The Italian Navy flagship, the aircraft carrier ITS Cavour (CVH 550), arrived at Naval Station Norfolk, Va. Feb 13 for a series of operations alongside U.S. military assets to attain the Italian Navy’s “Ready for Operations” certification to safely land and launch F-35B aircraft.
While in the Western Atlantic, Cavour will be embarked by an F-35 Joint Program Office (JPO) test team to conduct sea trials, a series of tests and functional activities to create a safe flight operating envelope for the short takeoff and vertical landing (STOVL) variant of the 5th generation aircraft aboard the recently upgraded ship.
The F-35 Pax River Integrated Test Force (ITF) team from Naval Air Station Patuxent River, Md. (NAS PAX River) comprises almost 200 people with the engineering and test pilot expertise and experience to conduct F-35B envelope expansion flight test, two specially instrumented developmental flight test aircraft, and support equipment.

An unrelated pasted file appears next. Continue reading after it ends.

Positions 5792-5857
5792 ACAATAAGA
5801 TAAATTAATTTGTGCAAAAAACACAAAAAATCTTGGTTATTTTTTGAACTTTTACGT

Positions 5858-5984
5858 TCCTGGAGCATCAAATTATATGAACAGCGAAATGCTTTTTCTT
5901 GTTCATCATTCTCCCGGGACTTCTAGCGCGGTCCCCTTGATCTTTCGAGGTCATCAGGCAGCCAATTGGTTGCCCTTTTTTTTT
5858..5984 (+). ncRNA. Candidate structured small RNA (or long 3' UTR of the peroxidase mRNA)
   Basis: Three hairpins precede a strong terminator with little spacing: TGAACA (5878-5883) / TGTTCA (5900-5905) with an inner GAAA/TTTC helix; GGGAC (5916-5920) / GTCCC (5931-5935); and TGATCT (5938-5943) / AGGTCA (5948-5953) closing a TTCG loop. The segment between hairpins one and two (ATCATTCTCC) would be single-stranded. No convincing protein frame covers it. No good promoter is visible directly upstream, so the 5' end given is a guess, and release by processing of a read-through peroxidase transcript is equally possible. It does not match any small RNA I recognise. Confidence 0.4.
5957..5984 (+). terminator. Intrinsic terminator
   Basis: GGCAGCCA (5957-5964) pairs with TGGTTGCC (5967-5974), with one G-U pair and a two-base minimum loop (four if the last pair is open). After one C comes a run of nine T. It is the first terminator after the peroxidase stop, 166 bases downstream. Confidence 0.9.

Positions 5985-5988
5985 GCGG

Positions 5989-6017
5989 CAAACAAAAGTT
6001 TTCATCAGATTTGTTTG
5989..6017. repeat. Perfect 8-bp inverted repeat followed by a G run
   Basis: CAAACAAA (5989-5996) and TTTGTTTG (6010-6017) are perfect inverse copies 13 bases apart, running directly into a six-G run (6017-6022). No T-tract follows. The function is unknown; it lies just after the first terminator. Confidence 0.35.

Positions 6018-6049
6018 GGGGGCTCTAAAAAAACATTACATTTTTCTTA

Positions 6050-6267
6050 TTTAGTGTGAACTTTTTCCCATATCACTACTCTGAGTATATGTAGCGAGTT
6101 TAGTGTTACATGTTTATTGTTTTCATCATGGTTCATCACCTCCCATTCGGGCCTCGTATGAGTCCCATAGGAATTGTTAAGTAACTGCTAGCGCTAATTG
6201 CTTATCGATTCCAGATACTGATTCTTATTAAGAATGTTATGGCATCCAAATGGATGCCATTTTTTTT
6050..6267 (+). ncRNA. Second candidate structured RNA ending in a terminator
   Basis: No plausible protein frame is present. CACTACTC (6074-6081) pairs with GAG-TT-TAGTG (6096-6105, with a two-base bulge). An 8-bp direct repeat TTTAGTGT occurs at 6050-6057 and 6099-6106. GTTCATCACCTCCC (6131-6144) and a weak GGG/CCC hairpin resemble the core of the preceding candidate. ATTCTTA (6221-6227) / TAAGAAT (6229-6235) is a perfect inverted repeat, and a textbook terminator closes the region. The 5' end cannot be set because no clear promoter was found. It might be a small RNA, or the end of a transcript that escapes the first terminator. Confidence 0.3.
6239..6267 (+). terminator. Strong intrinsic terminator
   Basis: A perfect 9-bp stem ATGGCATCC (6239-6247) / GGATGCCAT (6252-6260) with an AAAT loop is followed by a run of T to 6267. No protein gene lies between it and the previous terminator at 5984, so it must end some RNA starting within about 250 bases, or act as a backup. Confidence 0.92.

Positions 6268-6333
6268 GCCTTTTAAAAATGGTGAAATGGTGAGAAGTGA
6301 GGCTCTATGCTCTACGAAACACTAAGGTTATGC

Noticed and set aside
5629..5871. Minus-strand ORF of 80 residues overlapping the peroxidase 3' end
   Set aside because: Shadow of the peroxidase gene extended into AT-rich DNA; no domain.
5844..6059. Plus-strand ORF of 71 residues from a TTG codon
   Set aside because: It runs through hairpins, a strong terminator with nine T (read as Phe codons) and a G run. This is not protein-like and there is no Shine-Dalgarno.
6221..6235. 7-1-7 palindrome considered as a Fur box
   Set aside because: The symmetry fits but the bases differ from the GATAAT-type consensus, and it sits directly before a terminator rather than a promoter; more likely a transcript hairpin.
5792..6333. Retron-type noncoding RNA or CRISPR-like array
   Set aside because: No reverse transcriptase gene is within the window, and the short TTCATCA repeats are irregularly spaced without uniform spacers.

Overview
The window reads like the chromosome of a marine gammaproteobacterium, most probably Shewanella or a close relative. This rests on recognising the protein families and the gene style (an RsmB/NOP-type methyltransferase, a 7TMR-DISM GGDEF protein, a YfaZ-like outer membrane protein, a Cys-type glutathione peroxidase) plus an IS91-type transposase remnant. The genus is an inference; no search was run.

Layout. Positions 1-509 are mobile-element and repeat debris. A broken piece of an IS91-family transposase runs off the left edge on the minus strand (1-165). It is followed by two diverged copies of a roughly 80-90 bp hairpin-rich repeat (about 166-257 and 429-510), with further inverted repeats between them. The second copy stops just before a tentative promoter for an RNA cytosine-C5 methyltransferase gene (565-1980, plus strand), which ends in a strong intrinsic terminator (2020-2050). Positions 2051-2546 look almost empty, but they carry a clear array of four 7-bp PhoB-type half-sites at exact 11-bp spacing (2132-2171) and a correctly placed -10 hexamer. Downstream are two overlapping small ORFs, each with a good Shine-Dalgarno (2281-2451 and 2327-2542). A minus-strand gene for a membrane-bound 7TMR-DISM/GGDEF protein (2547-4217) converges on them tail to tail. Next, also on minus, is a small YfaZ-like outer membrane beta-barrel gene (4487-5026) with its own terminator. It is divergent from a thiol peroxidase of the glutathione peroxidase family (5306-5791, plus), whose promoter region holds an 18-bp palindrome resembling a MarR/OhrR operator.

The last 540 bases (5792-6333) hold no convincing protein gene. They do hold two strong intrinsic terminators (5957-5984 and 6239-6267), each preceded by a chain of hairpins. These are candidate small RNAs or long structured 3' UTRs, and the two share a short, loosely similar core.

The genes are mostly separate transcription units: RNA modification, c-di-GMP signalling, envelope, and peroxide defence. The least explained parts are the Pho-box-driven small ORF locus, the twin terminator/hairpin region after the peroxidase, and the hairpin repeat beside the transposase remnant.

“We are excited to get underway with the sailors of Cavour and honored to contribute to the aircraft carrier achieving the Italian Navy’s strategic goal of it being ‘Ready for Operations,’” said Andrew Maack, F-35 Pax River ITF chief test engineer and site director.
Italy has ordered a total of 30 F-35B jets- 15 each for the Air Force and the Navy. The Navy received two of these jets in 2018 and 2019, while the Air Force took the delivery of its first F-35B on February 22, 2020.
The Cavour will reportedly have room for ten F-35B STOVL (Short Take Off Vertical Landing) in the hangar, and six more parked on deck.
The vessel is 244m long and 39m wide. It has a displacement of about 27,000 tons. The aircraft carrier will complete the technical tests in the coming weeks, at the end of which an intense training period will begin.
Modernization and restructuring work of the carrier began in December 2018. Flight deck received a new deck coating and metallic reinforcement. Upgrades include reinforced flight deck to handle the stress of direct thrust from the engines of the F-35B, which is capable of temporarily pointing its thrusters downward in order to take off and land vertically.